New mirror picky in what it reflects

Mirrors need not give you the full picture. A new type of mirror can pick and choose what to reflect. For instance, it can selectively reflect a single wavelength of light. All others pass right through — as if the mirror was transparent.

Such technology could be used to create more efficient satellite antennas.

The mirror is constructed from metamaterials. These synthetic substances are made from elements that manipulate certain wavelengths of light.

 

Understanding light and electromagnetic radiation

Energy travels throughout the universe at the speed of light. It does so in the form of electromagnetic radiation. What that radiation is called depends on its wavelength, or colour.

A typical mirror contains a silvery layer. It reflects many types of radiation, including visible light.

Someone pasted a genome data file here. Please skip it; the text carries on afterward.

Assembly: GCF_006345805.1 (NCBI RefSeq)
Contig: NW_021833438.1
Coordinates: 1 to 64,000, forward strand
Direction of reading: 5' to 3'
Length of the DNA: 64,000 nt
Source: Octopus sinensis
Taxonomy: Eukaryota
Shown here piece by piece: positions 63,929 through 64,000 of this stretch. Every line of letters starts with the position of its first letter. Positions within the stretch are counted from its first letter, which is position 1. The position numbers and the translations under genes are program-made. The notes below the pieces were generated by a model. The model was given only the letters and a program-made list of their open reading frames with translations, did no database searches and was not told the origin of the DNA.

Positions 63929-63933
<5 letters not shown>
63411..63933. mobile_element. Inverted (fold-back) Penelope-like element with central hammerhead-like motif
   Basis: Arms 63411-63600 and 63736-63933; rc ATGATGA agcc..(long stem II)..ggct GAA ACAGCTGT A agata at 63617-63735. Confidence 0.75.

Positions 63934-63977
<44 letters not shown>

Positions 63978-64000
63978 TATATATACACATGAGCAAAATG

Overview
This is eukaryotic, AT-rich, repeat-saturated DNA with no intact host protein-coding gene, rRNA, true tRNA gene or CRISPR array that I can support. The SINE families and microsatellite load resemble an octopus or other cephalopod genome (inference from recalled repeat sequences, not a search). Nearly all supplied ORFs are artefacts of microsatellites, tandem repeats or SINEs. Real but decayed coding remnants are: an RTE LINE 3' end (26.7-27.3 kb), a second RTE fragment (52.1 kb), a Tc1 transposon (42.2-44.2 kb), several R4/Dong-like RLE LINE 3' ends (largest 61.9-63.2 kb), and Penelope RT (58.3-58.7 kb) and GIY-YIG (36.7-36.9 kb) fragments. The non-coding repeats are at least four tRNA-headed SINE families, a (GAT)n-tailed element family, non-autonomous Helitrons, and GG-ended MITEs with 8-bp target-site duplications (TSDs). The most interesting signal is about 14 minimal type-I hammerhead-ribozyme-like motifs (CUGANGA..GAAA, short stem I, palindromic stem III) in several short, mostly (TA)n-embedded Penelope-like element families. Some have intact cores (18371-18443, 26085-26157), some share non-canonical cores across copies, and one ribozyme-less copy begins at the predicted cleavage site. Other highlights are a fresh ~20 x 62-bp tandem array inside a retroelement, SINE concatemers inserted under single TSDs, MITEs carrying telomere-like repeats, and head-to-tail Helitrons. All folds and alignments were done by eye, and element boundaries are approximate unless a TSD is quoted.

The new metamirror looks very different, explained Viktar Asadchy, a physicist at Aalto University in Finland. The novel mirror he created consists of millimeter-sized loops of copper wire embedded in plastic.

His team beamed microwaves with a 60-millimeter wavelength at the mirror. These microwaves are a form of radiation often used in communications. The beam induced a current through the wires. The wires in turn emitted radiation that interacted with the other microwaves.

The researchers adjusted the sizes and shapes of the wires. That got the 60-millimeter-wavelength microwaves to reflect off the mirror from any angle. Microwaves at other wavelengths passed right through.

The mirror technology could help make the most of the limited space on satellites. A microwave antenna could be placed over a satellite’s solar panels. The antenna would let the sun’s light shine through. At the same time, it would gather the microwaves used to communicate with Earth.

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